Unfazed by the onerous responsibility cast on the auditing community, the chartered accountants’ institute is hopeful that its concerns over the Companies Bill 2012 will get remedied at the time of framing of the rules.
The Companies Bill 2012, passed by Parliament on Thursday, is awaiting the Presidential assent.
The biggest concern for the Institute of Chartered Accountants of India (ICAI) is that the new law would dilute its regulatory hold over its members.
The Companies Bill 2012 proposes the setting up of a National Financial Reporting Authority as an “overarching body” to not only bring in work transparency, but also instil confidence in the Indian economy among investors.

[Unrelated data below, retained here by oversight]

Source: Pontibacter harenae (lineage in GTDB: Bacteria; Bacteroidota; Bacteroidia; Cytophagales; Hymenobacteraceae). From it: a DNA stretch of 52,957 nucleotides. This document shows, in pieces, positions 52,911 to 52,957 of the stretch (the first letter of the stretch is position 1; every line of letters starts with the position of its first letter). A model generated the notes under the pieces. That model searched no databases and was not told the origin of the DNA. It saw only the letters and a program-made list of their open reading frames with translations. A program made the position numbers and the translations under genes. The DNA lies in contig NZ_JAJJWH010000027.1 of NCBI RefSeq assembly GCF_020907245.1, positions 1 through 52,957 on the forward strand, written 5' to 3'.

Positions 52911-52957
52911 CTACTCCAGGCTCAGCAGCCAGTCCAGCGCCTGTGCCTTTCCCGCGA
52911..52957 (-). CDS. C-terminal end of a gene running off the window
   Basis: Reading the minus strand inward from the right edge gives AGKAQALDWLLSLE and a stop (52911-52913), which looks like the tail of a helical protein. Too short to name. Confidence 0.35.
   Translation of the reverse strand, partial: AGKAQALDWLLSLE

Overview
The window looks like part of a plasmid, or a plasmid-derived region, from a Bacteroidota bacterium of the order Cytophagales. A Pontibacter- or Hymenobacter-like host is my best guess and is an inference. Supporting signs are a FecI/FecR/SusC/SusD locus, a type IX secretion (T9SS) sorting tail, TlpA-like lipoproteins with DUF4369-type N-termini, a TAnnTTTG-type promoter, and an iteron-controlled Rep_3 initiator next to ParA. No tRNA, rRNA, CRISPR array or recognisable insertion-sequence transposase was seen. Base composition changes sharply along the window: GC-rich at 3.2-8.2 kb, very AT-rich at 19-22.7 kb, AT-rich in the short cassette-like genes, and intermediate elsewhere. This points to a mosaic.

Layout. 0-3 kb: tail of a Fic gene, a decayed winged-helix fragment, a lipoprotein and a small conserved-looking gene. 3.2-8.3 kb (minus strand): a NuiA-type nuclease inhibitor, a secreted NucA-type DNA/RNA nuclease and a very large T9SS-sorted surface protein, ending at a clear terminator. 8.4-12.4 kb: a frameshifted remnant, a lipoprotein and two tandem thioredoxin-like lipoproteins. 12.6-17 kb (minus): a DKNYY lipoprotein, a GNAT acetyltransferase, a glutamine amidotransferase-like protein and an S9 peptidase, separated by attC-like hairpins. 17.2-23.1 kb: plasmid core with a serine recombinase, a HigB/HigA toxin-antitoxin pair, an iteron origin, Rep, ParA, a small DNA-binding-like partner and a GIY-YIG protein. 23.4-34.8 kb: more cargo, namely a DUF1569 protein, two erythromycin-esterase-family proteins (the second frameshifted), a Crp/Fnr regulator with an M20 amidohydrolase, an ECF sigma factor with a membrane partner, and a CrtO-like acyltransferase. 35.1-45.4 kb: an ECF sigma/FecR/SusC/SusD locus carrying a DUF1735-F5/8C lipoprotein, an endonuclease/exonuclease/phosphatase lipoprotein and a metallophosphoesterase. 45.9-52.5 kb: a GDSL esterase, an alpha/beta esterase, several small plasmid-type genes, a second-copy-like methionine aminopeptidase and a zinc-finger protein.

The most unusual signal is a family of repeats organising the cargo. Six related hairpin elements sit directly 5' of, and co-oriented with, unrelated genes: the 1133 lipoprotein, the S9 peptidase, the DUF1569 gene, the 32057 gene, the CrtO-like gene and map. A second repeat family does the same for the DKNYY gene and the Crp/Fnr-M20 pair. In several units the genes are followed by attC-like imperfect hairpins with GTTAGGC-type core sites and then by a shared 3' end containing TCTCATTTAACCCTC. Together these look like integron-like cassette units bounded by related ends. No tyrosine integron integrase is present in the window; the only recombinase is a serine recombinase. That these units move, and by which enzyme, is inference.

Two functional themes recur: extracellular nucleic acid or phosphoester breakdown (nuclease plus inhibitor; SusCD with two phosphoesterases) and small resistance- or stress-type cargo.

“We have to accept the new Companies Bill in the form passed by Parliament. All efforts will now be made to build capacity amongst our members in the coming months to effectively implement the law. We are hopeful that the subordinate legislation (rules) will address our concerns,” Subodh Agrawal, ICAI President, told Business Line.
Meanwhile, the auditing community is keen that the proposed rules provide enough protection for statutory auditors.
“In the proposed Rules for Companies Act, the auditors must be protected from frauds perpetrated by promoters and that cannot be easily revealed in normal statutory audits,” G. Ramaswamy, former President of the CA institute said.
Promoters often conceal crucial information and it would not be fair to always lay the blame at the door of the statutory auditor, Ramaswamy said.